Residency Wrap Up: Emily Nelms Perez

My time at MANA BSMT has been pivotal for my work. Over the past six months my practice and conceptual interests have developed in unexpected ways, stepping away from figurative sculpture and digital fabrication, toward assemblage, installation, and concept driven sculptures. In the month to come I am looking forward to a studio visit from a gallery director, the opening HER:HERE, and a duo with Katie Hovencamp (OUR BEST SHOW YET). Also, I am speaking at Keystone College for International Sculpture Day 2017, presenting on the full spectrum of practice, digital and sculptural. In addition, I have been accepted to the University of California Los Angeles, where I will be pursing an MFA and helping to grow their digital fabrication facilities. Continue reading

Residency Wrap Up: Katie Hovencamp

Currently I am working on getting everything together for my upcoming two person exhibition at Mana Contemporary with Emily Nelms Perez. Our exhibition is called Her:Here and it will be opening on April 30th on the 5th floor in the International Sculpture Center office. In order to prep for this exhibition I have been compiling and completing several sculptures. Continue reading

Ilan Sandler: Big, Precisely

Ilan Sandler Sculpture

Ilan Sandler, Double Storey, 2003.

I first encountered the work of Canadian artist Ilan Sandler in the summer of 2004. By “encountered,” I mean the experiential thing, not the second-hand meeting of a sculptor’s work – the mere seeing of it – in an image. This is an important distinction at so many levels, but for me it had to do with a meaningful encounter with scale. With big. Continue reading

Kehinde Wiley: Re-Imagining Art History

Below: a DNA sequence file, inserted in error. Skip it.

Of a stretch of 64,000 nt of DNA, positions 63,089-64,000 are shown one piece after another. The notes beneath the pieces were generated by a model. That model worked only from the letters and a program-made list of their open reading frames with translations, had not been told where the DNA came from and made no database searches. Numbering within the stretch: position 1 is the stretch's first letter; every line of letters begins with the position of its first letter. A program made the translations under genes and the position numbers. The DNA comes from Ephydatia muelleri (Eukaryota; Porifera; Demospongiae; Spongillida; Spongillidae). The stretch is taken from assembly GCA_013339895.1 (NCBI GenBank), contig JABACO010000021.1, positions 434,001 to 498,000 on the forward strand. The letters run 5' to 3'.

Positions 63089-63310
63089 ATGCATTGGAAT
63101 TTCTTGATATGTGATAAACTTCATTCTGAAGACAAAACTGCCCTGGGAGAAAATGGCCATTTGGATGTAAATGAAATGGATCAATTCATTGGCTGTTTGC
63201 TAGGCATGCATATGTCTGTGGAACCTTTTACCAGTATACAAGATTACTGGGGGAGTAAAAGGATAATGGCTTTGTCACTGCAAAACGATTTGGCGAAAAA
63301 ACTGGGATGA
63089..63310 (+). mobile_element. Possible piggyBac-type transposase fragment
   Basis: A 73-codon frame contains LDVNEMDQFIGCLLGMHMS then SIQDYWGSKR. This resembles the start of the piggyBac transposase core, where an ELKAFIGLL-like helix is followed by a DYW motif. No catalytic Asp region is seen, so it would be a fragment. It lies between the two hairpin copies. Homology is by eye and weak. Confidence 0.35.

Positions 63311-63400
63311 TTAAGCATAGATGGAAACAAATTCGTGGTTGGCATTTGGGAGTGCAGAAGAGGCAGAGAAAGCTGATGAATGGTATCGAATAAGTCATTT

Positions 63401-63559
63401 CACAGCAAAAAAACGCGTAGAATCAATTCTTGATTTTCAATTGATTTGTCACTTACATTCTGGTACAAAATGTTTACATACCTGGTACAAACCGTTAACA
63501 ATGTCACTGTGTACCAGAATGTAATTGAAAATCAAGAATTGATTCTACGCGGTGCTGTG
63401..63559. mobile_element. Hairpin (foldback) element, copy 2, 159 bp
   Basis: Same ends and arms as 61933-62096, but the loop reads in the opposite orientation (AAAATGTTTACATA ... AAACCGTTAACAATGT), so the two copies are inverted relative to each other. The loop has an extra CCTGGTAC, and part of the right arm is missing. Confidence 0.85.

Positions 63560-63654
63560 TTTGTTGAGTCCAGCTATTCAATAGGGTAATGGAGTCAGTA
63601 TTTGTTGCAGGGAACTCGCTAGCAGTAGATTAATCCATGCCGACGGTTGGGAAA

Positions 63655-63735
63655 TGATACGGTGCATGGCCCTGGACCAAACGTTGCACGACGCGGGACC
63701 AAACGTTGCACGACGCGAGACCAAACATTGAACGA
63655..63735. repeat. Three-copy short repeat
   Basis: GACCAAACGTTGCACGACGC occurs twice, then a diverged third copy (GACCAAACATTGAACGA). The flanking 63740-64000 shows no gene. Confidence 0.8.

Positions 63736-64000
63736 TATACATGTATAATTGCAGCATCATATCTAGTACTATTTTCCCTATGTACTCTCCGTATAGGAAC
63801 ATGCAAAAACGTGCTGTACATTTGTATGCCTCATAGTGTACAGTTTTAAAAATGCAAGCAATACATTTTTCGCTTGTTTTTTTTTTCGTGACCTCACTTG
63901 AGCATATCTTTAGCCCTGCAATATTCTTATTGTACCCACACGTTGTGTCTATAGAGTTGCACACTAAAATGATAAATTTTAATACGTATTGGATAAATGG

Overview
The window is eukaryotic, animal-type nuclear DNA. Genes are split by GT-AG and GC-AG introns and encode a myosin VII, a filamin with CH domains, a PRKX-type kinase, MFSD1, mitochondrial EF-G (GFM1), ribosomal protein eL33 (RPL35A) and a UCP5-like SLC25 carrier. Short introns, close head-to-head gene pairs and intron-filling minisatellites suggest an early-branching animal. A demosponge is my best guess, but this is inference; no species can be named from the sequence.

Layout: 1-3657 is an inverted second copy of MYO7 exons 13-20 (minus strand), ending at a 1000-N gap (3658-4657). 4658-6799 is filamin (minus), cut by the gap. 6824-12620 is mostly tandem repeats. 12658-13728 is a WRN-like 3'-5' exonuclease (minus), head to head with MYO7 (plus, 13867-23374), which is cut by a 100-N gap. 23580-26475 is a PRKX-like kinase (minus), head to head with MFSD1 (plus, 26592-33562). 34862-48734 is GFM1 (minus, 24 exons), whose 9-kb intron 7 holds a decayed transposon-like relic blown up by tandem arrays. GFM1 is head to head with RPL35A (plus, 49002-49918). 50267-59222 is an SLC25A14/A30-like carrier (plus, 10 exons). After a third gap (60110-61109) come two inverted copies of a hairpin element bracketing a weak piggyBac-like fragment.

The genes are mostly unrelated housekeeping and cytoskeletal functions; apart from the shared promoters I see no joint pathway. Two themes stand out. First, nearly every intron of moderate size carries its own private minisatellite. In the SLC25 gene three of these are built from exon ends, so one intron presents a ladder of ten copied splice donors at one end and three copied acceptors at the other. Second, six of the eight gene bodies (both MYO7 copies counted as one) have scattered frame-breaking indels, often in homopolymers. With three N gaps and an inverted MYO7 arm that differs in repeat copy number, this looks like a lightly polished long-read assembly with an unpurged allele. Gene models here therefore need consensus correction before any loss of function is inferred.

Kehinde Wiley Sculpture

Kehinde Wiley (American, born 1977), Digital Study for Saint Ursula and the Virgin Martyrs, 2014. © Kehinde Wiley. (Photo courtesy of the artist)

Anthony van Dyck’s Seventeenth Century Portrait of Charles I at the Hunt now hangs reverentially in the Louvre, so it’s easy to overlook the artist’s daring decision to paint an equestrian portrait of the monarch dismounted and dressed in civilian clothing as he makes almost mischievous eye contact with the viewer; to its original audience, this was emphatically contemporary art.  Multimedia artist Kehinde Wiley helps us look at these Old Masters in a new light.  His subjects strike poses straight from Old Master paintings, but wear camouflage and Timberland boots.  Furthermore, he playfully flips the switch on art, giving us a color-inverted pantheon of Who’s Who in art history.  Continue reading

Children of Artists Carrying on their Parent’s Legacy

It is rare that an artist retires, so when sculptor Rob Fisher died suddenly of a massive heart attack at age 67 in 2006, he left five large-scale commissioned projects uncompleted. In most contracts to produce a new work of art, there is a clause to cancel the agreement in the event of the death of the artist, but Fisher’s family looked to maintain and extend his legacy. Over the ensuing six years, his son Brett and daughter Talley took over the process of completing these commissions and even to begin new projects that they themselves designed, however still under the imprimatur of Rob Fisher Sculpture. Continue reading

Hello from Switzerland!

The view from Gertrud and Heinz Aeschlimann’s house.

By being awarded the Art-St-Urban Switzerland Residency, I have the wonderful opportunity to work in Switzerland for two months with Heinz and Gertrud Aeschlimann. It has only been a week, but so much has happened already. This is just the beginning of the residency, so check back for updates in the next two months!  Continue reading

Mirella Musri-Personajes infantiles; historias adultas

Violinista, objeto cerámico 2015

Mirella Musri estudió Diseño Gráfico en la UBA y fue becaria de Fabrica Research Center on Communications (Italia). Su formación incluye estudios con reconocidos artistas plásticos y visuales como Ruben Grau, Diego Perrotta y Juan Doffo en pintura y con Julieta Cosentino en cerámica. También hizo workshops con Marina Abramovic, John Maeda, Stefan Sagmeister, James Victore y Alan Fletcher. Su obra transita distintas técnicas y soportes: pintura, cerámica, dibujo, xilografía; no hay una mejor que otra, no hay favoritismos sino que utiliza cada una de ellas acorde a lo que necesita transmitir y evaluando cuál es la correcta para cada caso. Un universo de personajes que se debaten entre el plano infantil y el mundo adulto, interviniendo los límites, cuestionando permanentemente intentando generar en el espectador un pensamiento crítico y una toma de posición. Continue reading